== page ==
Verse 21. "For he hath made him to be sin for us" - ton mh gnonta amartian, uper hmwn amartian epoihsen? He made him who knew no sin, (who was innocent,) a sin-offering for us. The word amartia occurs here twice: in the first place it means sin, i.e. transgression and guilt; and of Christ it is said, He knew no sin, i.e. was innocent; for not to know sin is the same as to be conscious of innocence; so, nil conscire sibi, to be conscious of nothing against one's self, is the same as nulla pallescere culpa, to be unimpeachable.
In the second place, it signifies a sin-offering, or sacrifice for sin, and answers to the hafj chattaah and tafj chattath of the Hebrew text; which signifies both sin and sin-offering in a great variety of places in the Pentateuch. The Septuagint translate the Hebrew word by amartia in ninety-four places in Exodus, Leviticus, and Numbers, where a sin-offering is meant; and where our version translates the word not sin, but an offering for sin. Had our translators attended to their own method of translating the word in other places where it means the same as here, they would not have given this false view of a passage which has been made the foundation of a most blasphemous doctrine; viz. that our sins were imputed to Christ, and that he was a proper object of the indignation of Divine justice, because he was blackened with imputed sin; and some have proceeded so far in this blasphemous career as to say, that Christ may be considered as the greatest of sinners, because all the sins of mankind, or of the elect, as they say, were imputed to him, and reckoned as his own. One of these writers translates the passage thus: Deus Christum pro maximo peccatore habuit, ut nos essemus maxime justi, God accounted Christ the greatest of sinners, that we might be supremely righteous. Thus they have confounded sin with the punishment due to sin. Christ suffered in our stead; died for us; bore our sins, (the punishment due to them,) in his own body upon the tree, for the Lord laid upon him the iniquities of us all; that is, the punishment due to them; explained by making his soul-his life, an offering for sin; and healing us by his stripes.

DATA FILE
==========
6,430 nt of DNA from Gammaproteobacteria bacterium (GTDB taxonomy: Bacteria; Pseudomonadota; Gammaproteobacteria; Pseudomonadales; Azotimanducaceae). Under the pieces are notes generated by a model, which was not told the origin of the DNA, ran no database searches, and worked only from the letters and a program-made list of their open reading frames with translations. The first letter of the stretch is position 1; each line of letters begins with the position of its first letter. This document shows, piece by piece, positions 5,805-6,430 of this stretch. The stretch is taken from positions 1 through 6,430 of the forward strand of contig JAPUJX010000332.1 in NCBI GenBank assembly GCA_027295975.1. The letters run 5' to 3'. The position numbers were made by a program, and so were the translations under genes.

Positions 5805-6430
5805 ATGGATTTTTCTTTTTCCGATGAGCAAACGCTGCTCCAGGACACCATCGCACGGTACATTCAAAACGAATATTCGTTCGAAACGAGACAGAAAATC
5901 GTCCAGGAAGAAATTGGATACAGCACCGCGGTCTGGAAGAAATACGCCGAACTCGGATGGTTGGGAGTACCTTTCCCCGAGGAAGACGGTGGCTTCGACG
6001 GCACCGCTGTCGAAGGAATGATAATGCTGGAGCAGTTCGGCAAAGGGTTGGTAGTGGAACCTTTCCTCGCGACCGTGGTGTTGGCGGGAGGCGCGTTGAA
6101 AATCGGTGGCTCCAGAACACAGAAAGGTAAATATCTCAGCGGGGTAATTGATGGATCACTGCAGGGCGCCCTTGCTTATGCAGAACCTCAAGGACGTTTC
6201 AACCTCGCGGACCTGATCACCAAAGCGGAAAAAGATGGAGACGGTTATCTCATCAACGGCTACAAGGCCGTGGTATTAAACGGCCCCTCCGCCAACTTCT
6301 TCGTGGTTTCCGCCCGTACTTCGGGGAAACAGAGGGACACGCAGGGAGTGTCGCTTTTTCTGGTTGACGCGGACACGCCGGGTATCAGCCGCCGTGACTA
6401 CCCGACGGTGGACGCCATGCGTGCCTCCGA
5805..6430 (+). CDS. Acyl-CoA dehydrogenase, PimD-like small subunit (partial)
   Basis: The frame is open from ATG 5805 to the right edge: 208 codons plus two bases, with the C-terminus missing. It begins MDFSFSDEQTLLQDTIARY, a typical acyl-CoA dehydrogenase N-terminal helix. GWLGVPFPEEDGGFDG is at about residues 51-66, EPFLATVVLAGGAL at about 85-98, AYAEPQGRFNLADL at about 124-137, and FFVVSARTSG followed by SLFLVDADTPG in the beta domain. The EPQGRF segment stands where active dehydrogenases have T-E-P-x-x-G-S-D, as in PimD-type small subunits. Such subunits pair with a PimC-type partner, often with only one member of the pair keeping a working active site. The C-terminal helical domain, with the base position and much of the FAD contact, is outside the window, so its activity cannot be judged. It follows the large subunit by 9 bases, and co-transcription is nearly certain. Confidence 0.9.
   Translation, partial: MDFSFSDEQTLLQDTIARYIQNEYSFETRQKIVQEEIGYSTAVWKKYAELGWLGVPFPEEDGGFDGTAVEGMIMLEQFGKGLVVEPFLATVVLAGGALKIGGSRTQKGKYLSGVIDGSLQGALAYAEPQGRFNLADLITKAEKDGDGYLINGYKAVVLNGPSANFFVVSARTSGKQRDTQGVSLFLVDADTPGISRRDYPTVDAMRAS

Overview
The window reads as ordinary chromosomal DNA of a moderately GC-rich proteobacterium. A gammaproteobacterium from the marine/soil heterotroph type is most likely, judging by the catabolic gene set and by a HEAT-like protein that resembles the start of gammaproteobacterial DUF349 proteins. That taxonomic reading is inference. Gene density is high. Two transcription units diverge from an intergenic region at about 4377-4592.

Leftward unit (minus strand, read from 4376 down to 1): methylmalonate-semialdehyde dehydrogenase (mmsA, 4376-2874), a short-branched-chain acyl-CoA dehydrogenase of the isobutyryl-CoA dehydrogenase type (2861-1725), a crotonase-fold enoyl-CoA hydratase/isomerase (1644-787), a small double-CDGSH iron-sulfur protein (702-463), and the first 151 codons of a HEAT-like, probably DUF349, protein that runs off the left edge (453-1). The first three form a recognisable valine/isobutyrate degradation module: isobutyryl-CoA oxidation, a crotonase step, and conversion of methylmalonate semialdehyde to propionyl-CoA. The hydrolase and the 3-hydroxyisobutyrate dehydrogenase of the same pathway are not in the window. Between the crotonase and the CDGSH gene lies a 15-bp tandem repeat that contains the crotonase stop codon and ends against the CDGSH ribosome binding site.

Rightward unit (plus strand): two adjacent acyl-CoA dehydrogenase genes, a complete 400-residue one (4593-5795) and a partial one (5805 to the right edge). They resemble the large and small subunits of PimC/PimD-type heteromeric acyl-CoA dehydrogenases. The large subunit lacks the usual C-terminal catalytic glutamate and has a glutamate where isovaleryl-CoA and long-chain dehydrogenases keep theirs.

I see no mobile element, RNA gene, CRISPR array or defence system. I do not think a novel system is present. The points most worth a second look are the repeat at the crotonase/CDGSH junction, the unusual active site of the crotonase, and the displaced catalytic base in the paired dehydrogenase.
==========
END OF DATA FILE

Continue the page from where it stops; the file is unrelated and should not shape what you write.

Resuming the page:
But that it may be plainly seen that sin-offering, not sin, is the meaning of the word in this verse, I shall set down the places from the Septuagint where the word occurs; and where it answers to the Hebrew words already quoted; and where our translators have rendered correctly what they render here incorrectly. In EXODUS, Exod. xxix. 14, xx16: LEVITICUS, Lev. iv. 3, 8, 20, 21, 24, 25, 29, 32-34; Lev. v. 6, 7, 8, 9, 11, 12; Lev. vi. 17, 25, 30; Lev. vii. 7, 37; Lev. viii. 2, 14; Lev. ix. 2, 3, 7, 8, 10, 15, 22; Lev. x. 16, 17, 19; Lev. xii. 6, 8; Leviticus xiv. 13, 19, 22, 31; Lev. xv. 15, 30; Lev. xvi. 3, 5, 6, 9, 11, 15, 25, 27; Lev. xxiii. 19: NUMBERS, Num. vi. 11, 14, 16; Num. vii. 16, 22, 28, 34, 40, 46, 52, 58, 70, 76, 82, 87; Numbers viii. 8, 12; Num. xv. 24, 25, 27; Num. xviii. 9; Num. xxviii. 15, 22; Num. xxix. 5, 11, 16, 22, 25, 28, 31, 34, 38.
Besides the above places, it occurs in the same signification, and is properly translated in our version, in the following places:- 2 CHRONICLES, 2 Chron. xxix. 21, 23, 24: Ezra, Ezra vi. 17; Ezra viii. x25: NEHEMIAH, Neh. x. x23: Job, Job i. 5: EZEKIEL, Ezek. xliii. 19, 22, 25; Ezek. xliv. 27, 29; Ezekiel xlv. 17, 19, 22, 23, 25. In all, one hundred and eight places, which, in the course of my own reading in the Septuagint, I have marked.